Being that most businesses don’t allow non-paying parade-goers to use their restrooms, the Porta-Potty business is big business in the Big Easy. The city provides portable toilets near parade routes for public use (about 300 last year) and some individuals go so far as to rent their own Porta-Potty for convenience. Some churches and schools use this opportunity to fundraise by charging revelers to use the restroom and selling restroom passes. St. Stephen’s Church and the Academy of the Sacred Heart located in uptown New Orleans are doing just that. Other restaurants and businesses are following suit by offering all day passes or charging for individual use. Most krewes have portable toilets rolling with them throughout parades. According to the South Louisiana Business News $10,800 was spent on 71 portable toilets lining the parade routes in Terrebone Parish.
ACCOUNTING FOR ACCOMMODATIONS
Due to the increased foot traffic during Mardi Gras, most revelers book their rooms months in advance, some as early as a year. A recent CheapHotels.org survey found that 15% of hotels were still available one week prior to the celebration, but last minute guests will pay more than double the regular rates. For example, a double room at the Ramada Plaza Inn on Bourbon Street that would usually cost $135 per night, could see a 253% price elevation to $349 a night. Similarly, The Holiday Inn Chateau Lemoyne’s Mardi Gras rate is $449 per night, in comparison to the usual nightly rate of $127. Some hotels conveniently located along parade routes create additional revenue by having parade viewing stands in front of the hotel. At the newly opened Hotel Modern on St. Charles Street, stand prices range from $30-$100 and patrons can order food and drinks from the provided waiter service.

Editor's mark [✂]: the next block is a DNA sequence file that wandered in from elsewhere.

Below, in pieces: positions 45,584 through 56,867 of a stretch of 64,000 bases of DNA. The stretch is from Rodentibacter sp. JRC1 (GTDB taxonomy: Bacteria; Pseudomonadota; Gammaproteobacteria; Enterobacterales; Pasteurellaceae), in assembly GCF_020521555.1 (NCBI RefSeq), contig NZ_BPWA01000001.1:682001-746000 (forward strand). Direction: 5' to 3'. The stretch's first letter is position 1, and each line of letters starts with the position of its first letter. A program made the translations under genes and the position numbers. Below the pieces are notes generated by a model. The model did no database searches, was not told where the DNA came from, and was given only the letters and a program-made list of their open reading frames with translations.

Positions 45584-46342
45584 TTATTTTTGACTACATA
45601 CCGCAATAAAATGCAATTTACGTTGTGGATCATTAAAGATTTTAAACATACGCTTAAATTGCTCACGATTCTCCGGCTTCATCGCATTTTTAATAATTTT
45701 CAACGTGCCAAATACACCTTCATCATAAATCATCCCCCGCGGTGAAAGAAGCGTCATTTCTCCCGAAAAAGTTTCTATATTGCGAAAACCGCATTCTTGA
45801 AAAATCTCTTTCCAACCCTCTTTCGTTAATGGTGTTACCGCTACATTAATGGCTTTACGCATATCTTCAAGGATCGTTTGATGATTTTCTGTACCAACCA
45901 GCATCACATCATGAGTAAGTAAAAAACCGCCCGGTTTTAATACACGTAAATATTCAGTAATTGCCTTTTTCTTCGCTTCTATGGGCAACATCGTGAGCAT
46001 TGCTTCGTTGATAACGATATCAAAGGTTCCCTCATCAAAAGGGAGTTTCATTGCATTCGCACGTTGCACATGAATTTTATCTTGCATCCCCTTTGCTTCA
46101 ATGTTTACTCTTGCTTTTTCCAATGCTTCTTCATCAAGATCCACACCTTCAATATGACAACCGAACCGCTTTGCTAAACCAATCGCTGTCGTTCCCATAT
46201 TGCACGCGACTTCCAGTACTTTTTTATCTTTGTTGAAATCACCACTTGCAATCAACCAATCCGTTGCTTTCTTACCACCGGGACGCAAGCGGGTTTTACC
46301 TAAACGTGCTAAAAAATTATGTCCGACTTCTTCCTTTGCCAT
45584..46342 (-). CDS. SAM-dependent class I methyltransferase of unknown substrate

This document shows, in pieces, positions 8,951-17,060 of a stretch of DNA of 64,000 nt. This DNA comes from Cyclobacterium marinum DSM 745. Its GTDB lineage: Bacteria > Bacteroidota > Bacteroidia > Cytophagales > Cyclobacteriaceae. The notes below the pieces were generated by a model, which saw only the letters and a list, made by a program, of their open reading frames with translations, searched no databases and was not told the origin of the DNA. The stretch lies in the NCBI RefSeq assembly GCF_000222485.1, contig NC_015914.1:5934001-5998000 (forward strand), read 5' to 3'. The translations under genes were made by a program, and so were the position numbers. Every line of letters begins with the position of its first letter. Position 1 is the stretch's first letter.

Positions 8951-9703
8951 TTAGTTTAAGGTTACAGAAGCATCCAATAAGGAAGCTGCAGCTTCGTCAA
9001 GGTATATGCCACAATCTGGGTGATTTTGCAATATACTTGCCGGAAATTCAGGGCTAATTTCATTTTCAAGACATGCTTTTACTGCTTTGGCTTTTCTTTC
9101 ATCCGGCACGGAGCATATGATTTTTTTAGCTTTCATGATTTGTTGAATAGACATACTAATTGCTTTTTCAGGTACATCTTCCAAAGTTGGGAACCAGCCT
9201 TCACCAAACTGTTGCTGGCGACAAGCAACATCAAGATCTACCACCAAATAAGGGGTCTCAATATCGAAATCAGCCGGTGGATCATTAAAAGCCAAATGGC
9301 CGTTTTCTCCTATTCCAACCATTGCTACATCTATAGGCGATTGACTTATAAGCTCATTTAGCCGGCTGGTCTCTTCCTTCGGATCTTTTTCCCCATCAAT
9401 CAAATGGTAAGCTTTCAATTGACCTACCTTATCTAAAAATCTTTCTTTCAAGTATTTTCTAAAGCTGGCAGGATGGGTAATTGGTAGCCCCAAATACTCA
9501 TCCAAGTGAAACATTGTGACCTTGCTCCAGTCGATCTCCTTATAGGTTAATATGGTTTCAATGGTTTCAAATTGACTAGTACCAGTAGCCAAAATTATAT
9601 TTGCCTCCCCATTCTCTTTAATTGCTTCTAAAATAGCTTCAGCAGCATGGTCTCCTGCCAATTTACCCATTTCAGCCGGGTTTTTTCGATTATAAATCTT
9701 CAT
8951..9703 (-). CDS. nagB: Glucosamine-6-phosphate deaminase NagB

THE BUSINESS OF BEADS
A big part of Mardi Gras tradition are the beads that are thrown to shrieking fans from the parade floats. New Orleans native Dan Kelly used to be just another reveler until he turned his love for Mardi Gras into a business. He is the owner of one of the largest wholesale bead suppliers, Beads by the Dozen. In an MSN interview, Kelly said his company, brings in eight million pounds of plastic beads each year. Mardi Gras is of course his biggest season, but holidays like St. Patrick’s Day and Cinco De Mayo bring in additional business in markets other than Louisiana. It’s estimated that Kelly’s bead company makes over $10 million yearly.
Beads and floats aren’t the only things needed for a spectacular parade. Costumes are too. Each krewe has a royal court and they must dress the part. The women don’t wear average store bought gowns, they seek couturiers throughout the city for a one-of-a-kind masterpiece. The dresses are embroidered and beaded with so much detail that the tailoring can take anywhere from 20 to 100 hours. Local designers charge for their hard work, with prices ranging from about $6,000 to $12,000. The parades are put on for tourists and locals, but the actual cost of the parade is covered by the krewe. “You have to pay the seamstresses to make the costumes, the jewelers to create the accessories, the float makers, the invitation makers,” Jennifer Day-Sully, Director of Communications for the New Orleans Convention and Visitors Bureau, told IBTimes. “There’s a whole side of expenditures that the tourist might not necessarily think about.”